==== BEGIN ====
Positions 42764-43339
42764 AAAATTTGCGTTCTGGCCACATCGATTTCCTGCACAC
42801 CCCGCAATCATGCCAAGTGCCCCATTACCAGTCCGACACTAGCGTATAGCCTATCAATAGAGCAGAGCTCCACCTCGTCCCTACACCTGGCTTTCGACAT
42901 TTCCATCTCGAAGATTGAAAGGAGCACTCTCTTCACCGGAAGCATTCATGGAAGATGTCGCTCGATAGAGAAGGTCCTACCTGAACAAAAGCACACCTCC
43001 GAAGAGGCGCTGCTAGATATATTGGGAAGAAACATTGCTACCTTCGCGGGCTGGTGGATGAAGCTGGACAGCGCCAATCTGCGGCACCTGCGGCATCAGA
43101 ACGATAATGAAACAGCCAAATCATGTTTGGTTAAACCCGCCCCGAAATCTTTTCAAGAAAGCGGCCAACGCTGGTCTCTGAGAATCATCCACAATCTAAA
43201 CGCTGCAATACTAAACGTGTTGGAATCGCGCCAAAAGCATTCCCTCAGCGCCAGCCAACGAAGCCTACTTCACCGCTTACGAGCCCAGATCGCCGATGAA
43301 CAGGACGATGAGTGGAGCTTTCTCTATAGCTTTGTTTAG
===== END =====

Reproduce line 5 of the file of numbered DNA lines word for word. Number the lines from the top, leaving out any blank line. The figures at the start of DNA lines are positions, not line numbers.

43001 GAAGAGGCGCTGCTAGATATATTGGGAAGAAACATTGCTACCTTCGCGGGCTGGTGGATGAAGCTGGACAGCGCCAATCTGCGGCACCTGCGGCATCAGA